References
Arnouk A et al Curr Urol Rep. 2017 Jun;18(6):47. doi: 10.1007/s11934-017-0694-7.

Pelvic pain, pelvic floor physical therapy and acupuncture

The pelvis is the lowest part of abdomen. Within the pelvis there are the bowel, bladder, uterus, and ovaries. If something goes wrong with these organs and pelvic suroundings, it can cause pelvic pain. People should know that pelvic pain is not normal. Getting treatment early is important. Pelvic pain can be caused by any of those pelvic organs. Pelvic pain can also originate in the pelvic bones, muscles, nerves, joints, or blood vessels. Pelvic pain from a pelvic floor muscle problem can be helped by a special type of physical therapy known as pelvic floor physical therapy. Pelvic pain sometimes occurs when muscles of the pelvic floor are too tight. This causes a condition called myofascial pain, or pain caused by muscle irritation. Pelvic floor muscle pain tends to be ignored, doctors tend to look for other causes from pelvic organs, such as a problem with the bladder, uterus, or vulva. Pelvic physical therapy can help not only with myofascial pelvic pain but also reduce symptoms of other conditions caused by pelvic floor problems, such as urinary and fecal incontinence, painful intercourse, and sexual dysfunction. How effective pelvic physical therapy will always depend on individuals and the severity of the case. Pelvic floor physical therapy can also serve as an adjunct therapy and does not always have to be the sole treatment. Acupuncture can be one of the combination therapies involved in treating pelvic pain. Acupuncture can help release tension of pelvic floor and inflammation that causes pelvic floor muscle tightness.

Friday, 19 October 2018

What is pelvic floor?

Pelvic floor is the area underneath the pelvis and it comprises muscles and connective tissue such as ligaments and fascia. It separates the pelvic cavity above from the perineal region below. It provides support to the bladder, intestines and uterus (in females). It assists with continence through control of the urinary and anal sphincters. It facilitates birth. it helps to maintain optimal intra-abdominal pressure.

Ligaments of the Pelvis

Iliolumbar ligament - from tip of transverse process of L5 to posterior aspect of inner lip of iliac crest; strengthens the lumbo-sacral joint.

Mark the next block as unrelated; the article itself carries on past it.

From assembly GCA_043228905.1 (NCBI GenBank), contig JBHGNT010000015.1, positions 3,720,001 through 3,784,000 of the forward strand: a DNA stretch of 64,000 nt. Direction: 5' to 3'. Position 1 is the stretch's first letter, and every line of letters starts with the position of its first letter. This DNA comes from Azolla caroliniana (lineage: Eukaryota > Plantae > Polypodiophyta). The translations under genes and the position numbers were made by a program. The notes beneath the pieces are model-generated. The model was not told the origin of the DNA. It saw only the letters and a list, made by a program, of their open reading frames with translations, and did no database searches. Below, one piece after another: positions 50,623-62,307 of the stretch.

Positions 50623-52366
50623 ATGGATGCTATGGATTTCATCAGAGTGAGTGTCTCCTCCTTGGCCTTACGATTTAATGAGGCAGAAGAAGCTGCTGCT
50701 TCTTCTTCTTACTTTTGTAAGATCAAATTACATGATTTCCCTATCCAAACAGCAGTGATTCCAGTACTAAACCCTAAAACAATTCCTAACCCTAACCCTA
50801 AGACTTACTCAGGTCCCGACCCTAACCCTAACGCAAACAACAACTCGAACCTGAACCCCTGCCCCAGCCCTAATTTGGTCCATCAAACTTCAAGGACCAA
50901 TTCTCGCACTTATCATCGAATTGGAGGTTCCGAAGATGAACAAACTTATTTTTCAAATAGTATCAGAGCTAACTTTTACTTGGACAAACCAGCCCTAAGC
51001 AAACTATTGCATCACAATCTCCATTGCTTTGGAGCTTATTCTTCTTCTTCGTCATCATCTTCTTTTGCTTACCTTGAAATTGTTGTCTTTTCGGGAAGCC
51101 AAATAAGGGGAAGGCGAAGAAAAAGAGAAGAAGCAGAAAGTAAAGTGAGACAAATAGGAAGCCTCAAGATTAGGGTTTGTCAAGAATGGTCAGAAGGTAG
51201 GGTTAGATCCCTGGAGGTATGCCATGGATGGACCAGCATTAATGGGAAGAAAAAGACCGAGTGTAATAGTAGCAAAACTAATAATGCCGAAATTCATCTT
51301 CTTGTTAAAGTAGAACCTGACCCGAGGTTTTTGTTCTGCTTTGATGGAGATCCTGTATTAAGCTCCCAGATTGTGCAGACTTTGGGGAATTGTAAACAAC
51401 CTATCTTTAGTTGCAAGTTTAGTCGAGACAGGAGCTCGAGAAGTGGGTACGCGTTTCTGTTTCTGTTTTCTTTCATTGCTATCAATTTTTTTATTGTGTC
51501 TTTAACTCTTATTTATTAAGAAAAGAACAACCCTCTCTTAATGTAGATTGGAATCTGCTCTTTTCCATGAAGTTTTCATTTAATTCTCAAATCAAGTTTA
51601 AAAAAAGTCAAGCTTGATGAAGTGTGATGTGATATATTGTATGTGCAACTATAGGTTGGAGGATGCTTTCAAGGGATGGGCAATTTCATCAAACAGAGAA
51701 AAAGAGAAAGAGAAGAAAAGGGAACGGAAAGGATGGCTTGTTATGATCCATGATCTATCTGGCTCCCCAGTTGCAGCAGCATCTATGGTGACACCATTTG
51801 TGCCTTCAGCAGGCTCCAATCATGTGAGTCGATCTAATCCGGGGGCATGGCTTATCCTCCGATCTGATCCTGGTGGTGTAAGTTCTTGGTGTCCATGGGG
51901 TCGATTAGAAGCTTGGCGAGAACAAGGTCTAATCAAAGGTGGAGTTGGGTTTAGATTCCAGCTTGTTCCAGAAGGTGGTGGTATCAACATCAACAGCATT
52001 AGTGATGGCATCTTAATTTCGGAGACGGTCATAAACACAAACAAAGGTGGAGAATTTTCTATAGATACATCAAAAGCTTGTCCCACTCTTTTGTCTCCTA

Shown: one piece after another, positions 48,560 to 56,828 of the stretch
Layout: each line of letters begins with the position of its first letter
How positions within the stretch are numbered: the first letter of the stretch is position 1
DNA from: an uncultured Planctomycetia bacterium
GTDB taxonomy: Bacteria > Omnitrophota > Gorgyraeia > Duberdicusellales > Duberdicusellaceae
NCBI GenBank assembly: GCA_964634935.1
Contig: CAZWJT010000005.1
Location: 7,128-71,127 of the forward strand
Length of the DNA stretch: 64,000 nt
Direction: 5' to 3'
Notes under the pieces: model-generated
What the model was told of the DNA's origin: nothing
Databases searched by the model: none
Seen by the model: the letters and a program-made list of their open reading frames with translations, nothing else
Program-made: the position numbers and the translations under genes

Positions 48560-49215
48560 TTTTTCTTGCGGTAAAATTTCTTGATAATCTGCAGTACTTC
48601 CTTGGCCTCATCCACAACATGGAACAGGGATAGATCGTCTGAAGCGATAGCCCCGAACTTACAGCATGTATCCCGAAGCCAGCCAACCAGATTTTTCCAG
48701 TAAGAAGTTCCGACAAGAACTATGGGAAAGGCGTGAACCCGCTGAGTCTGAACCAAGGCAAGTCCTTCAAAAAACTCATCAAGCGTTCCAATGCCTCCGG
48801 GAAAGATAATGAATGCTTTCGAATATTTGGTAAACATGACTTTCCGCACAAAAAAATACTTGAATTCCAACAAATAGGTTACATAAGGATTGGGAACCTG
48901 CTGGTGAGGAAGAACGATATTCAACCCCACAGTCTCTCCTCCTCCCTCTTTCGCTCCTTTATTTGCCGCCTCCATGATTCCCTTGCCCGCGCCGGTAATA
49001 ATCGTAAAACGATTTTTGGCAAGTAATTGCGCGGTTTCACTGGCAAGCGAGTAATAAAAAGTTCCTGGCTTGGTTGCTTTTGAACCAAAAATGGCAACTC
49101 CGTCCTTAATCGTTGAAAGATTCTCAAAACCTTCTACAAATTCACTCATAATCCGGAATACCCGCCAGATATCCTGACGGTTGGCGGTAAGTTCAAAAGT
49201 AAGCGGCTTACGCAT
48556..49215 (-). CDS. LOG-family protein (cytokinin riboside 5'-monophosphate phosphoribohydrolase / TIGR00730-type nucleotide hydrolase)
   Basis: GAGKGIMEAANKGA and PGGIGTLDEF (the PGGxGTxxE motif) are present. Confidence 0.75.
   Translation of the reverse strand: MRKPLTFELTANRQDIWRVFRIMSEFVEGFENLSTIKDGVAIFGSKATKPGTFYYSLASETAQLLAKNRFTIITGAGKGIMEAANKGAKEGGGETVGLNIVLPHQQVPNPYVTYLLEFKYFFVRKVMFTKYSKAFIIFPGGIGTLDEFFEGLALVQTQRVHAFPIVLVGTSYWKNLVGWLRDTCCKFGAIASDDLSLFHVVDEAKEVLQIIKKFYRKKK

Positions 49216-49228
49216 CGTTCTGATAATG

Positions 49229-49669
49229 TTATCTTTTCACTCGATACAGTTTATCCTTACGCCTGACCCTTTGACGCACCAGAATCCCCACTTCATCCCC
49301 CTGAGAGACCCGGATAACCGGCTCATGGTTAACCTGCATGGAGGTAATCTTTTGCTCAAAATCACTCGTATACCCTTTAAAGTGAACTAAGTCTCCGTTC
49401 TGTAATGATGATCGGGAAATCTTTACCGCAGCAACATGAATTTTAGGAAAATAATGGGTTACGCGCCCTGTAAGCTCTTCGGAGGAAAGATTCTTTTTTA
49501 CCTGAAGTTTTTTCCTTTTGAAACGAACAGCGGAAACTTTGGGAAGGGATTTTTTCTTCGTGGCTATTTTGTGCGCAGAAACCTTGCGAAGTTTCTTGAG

Lateral lumbosacral ligament

Sacrotuberous ligament- from sacrum to tuberosity of the ischium

Sacrospinous ligament - from ischial spine to lateral margins of the sacrum

Sacroiliac Ligaments

Ventral/Anterior sacroiliac ligament- from antero-lateral aspect of sacrum to auricular surface of the ilium

Dorsal/Posterior sacroiliac ligament

Upper portion (short posterior sacroiliac ligament) - from 1st and 2nd transverse tubercles of sacrum to tuberosity of ilium

Lower portion (long posterior sacroiliac ligament) - from 3rd transverse tubercle of sacrum to posterior superior iliac spine (PSIS)

Interosseous sacroiliac ligament- lies deep to posterior SI ligament and runs between the tuberosities of the sacrum and ilium

Sacrococcygeal Ligaments

Ventral/Anterio sacrococcygeal ligament -from anterior surface of sacrum to the front of the coccyx; continuation of the anterior longitudinal ligament of the spine

Dorsal sacrococcygeal ligament

Deep portion - from inside sacral canal at the 5th sacral segment to the dorsal surface of the coccyx; continuation of the psoterior longitudinal ligament of the spine

Superficial portion - from free margin of sacral hiatus to dorsal surface of the coccyx; corresponds with the ligamentum flavum of the spine

Lateral sacrococcygeal ligament - from inferior lateral angle of the sacrum to the transverse process of the 1st coccygeal vertebra

Pubic Symphysis Ligaments

Superior pubic ligament - runs between pubic tubercles

Inferior pubic ligament (aka arcuate public ligament) - runs between inferior pubic rami and blends with fibrocartilagnous disc of pubic symphysis

Anterior pubic ligament

Posterior pubic ligament - membranous structure which blends with periosteum

Endopelvic Fascia - Ligaments

Female: Pubovesical ligaments - attach bladder to pubic symphysis

Male: Puboprostatic ligaments - attach bladder to pubic symphysis

Sacrogenital - these are thickenings of the fascia, not specific ligaments

Uterosacral ligaments - attach upper vagina, upper portion of cervix and uterus to the 3rd sacral vertebra

Cardinal ligaments (aka Mackenrodt's) - attach upper vagina, cervix and uterus to the side walls of the pelvis

Round ligaments - attach uterus to mons pubis

Broad ligaments - attach uterus to medial aspect of the ilium

Uracus ligament - attaches bladder to umbilicus (formed from the remnants of the umbilican vein)